California in Danger: Why the Dream is Dying and How We Can Save It

California in Danger: Why the Dream is Dying and How We Can Save It

California today is frequently held up as a progressive model — but is it? California’s high cost of living is a major factor behind the state having the country’s highest rate of poverty and inequality. When the cost of living is taken into account, California still spends less on K-12 education than all but four other states.  In truth, California is neither progressive nor a model for other states. What’s behind California’s high cost of living are tax, regulatory, and other policies that are regressive and parasitical. California has routinely reformed its government in the past and must do so again today. This begins with a vision of a high-productivity and high-wage economy.

— Curb corruption with a New Sunshine Act that requires transparency into government contracting, permitting, regulating and other activities, and break up the corrupt California Public Utilities Commission (CPUC);

— Build abundant housing by up-zoning all cities and suburbs to allow modestly taller buildings, and by closing the loophole in the state’s most important environmental law (CEQA) that allows interest groups to file expensive and frivolous lawsuits anonymously and repeatedly;

Create high-paying jobs in advanced manufacturing, biotech, and innovative agriculture by leveraging the state's research universities and community colleges in partnership with new and modernized industries and capturing scale-ups from R&D;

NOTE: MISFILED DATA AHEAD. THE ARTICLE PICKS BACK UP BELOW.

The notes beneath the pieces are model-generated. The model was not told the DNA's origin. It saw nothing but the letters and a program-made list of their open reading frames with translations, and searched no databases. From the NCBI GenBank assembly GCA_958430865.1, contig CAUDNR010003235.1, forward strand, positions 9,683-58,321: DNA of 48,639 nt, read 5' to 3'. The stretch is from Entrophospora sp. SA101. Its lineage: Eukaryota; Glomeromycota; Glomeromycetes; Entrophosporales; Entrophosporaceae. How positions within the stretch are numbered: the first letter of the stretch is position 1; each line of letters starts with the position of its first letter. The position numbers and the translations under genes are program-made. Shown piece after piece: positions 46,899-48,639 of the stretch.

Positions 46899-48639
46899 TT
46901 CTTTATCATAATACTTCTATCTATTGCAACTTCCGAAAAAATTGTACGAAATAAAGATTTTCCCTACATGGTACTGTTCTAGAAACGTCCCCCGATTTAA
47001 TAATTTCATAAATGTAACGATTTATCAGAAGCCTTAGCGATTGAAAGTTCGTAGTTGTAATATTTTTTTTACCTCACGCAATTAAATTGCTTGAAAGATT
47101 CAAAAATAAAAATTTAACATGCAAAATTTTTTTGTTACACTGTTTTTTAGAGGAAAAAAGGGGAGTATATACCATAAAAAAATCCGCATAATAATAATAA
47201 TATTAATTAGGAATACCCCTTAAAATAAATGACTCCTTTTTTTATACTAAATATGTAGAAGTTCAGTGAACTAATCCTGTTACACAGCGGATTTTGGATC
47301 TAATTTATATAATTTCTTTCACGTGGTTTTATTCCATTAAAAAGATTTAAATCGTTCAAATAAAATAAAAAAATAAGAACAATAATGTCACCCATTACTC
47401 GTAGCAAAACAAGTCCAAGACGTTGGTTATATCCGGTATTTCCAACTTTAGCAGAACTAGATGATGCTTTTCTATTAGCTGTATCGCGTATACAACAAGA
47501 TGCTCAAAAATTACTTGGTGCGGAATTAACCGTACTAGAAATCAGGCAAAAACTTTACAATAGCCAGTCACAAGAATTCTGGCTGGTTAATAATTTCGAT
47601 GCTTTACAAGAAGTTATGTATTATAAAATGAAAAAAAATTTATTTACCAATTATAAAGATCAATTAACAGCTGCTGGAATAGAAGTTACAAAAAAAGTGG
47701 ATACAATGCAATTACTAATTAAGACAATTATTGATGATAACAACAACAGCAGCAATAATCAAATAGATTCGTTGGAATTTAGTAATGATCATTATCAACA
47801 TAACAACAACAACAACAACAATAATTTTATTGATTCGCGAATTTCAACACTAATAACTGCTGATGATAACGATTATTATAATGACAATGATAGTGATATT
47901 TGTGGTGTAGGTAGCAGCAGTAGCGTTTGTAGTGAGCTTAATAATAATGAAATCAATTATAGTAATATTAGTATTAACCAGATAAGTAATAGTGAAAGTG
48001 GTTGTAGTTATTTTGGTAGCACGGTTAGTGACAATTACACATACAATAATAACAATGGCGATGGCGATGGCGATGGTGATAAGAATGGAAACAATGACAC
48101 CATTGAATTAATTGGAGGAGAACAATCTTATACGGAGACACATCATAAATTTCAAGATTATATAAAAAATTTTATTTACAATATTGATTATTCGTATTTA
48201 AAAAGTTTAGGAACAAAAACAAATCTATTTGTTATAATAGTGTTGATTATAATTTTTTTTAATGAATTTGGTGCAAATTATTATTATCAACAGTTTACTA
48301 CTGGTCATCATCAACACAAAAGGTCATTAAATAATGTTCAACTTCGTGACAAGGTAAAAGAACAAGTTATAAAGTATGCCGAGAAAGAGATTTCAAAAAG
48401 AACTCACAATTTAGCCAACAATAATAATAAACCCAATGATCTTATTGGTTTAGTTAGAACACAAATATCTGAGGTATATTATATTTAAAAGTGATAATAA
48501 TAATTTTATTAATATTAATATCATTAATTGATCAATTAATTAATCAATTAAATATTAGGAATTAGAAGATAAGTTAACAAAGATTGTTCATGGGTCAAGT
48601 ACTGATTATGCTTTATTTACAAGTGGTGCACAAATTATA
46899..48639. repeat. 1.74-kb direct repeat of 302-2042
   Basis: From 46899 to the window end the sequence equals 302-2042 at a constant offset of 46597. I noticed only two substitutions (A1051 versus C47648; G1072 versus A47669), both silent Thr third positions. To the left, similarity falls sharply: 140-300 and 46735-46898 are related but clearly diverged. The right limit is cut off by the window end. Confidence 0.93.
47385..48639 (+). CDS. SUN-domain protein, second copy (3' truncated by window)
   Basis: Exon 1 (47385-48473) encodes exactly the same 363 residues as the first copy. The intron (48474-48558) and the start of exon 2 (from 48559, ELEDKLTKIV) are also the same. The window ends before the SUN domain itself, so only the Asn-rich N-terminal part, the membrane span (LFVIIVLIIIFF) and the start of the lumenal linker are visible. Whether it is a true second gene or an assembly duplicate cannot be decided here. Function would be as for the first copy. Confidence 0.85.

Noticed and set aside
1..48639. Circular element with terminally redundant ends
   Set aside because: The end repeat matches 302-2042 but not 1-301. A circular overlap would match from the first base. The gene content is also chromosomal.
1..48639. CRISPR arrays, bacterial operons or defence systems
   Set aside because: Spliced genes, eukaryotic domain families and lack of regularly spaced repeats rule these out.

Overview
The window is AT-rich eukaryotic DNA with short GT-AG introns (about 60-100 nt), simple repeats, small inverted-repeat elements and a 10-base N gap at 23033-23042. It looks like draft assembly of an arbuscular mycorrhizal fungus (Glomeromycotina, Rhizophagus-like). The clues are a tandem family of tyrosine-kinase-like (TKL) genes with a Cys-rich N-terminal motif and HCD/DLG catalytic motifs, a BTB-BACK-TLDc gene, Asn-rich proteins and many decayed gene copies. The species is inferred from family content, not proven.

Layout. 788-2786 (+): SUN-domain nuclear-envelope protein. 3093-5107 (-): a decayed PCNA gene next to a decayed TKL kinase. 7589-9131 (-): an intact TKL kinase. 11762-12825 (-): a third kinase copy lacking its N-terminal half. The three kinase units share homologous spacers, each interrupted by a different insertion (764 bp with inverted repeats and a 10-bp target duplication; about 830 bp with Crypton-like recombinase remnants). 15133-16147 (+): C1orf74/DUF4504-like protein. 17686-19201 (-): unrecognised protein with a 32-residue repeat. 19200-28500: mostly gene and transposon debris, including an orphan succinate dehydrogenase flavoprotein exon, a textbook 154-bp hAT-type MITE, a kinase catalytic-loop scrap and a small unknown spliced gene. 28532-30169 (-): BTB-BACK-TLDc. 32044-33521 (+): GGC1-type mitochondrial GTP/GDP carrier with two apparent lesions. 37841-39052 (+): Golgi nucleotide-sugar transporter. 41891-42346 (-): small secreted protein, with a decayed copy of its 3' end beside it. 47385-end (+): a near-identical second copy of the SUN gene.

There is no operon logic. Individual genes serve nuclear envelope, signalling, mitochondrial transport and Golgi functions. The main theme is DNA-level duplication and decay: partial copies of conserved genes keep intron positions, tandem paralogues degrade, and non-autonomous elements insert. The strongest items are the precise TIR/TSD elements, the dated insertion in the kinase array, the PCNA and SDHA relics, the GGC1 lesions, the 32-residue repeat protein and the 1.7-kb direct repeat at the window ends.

— End poverty by raising the minimum wage, embracing automation, including the autonomous vehicle revolution, and mandating high school and college apprenticeship partnerships with advanced manufacturing and other industries;

— Personalize and modernize education by establishing a 9-to-5 school day that results in the elimination of homework for students, and of schoolwork for teachers; an incremental lengthening of the school year; and unleashing the special talents of all students through digital instruction and teacher tutoring;

— Make property taxes fair and sustainable by empowering a representative “citizens jury” to undergo a year-long evidence-based deliberation that culminates in an amendment to California’s constitution;

— Establish and enforce the principle of universal worker rights for all social classes by demanding the federal government create a path to citizenship for a labor force lacking political rights and power; reforming public pension obligations; and making pension contributions the responsibility of future public employees.

This plan can unify workers, employers, and taxpayers. Workers will benefit from higher wages and cheaper housing. Employers benefit from being able to grow their high-wage and high skill business in California. And Baby Boomer homeowners will benefit from the creation of housing their children and grandchildren can afford.  This coalition should be enough to overcome well-funded interest groups. School teachers, principals, and parents will benefit from a modernized school day and year, higher pay, and better outcomes. The labor unions whose members lack housing they can afford greatly outnumber the small number of unions opposing CEQA reform. And pro-density environmentalists are younger and growing in power over anti-development NIMBYs.

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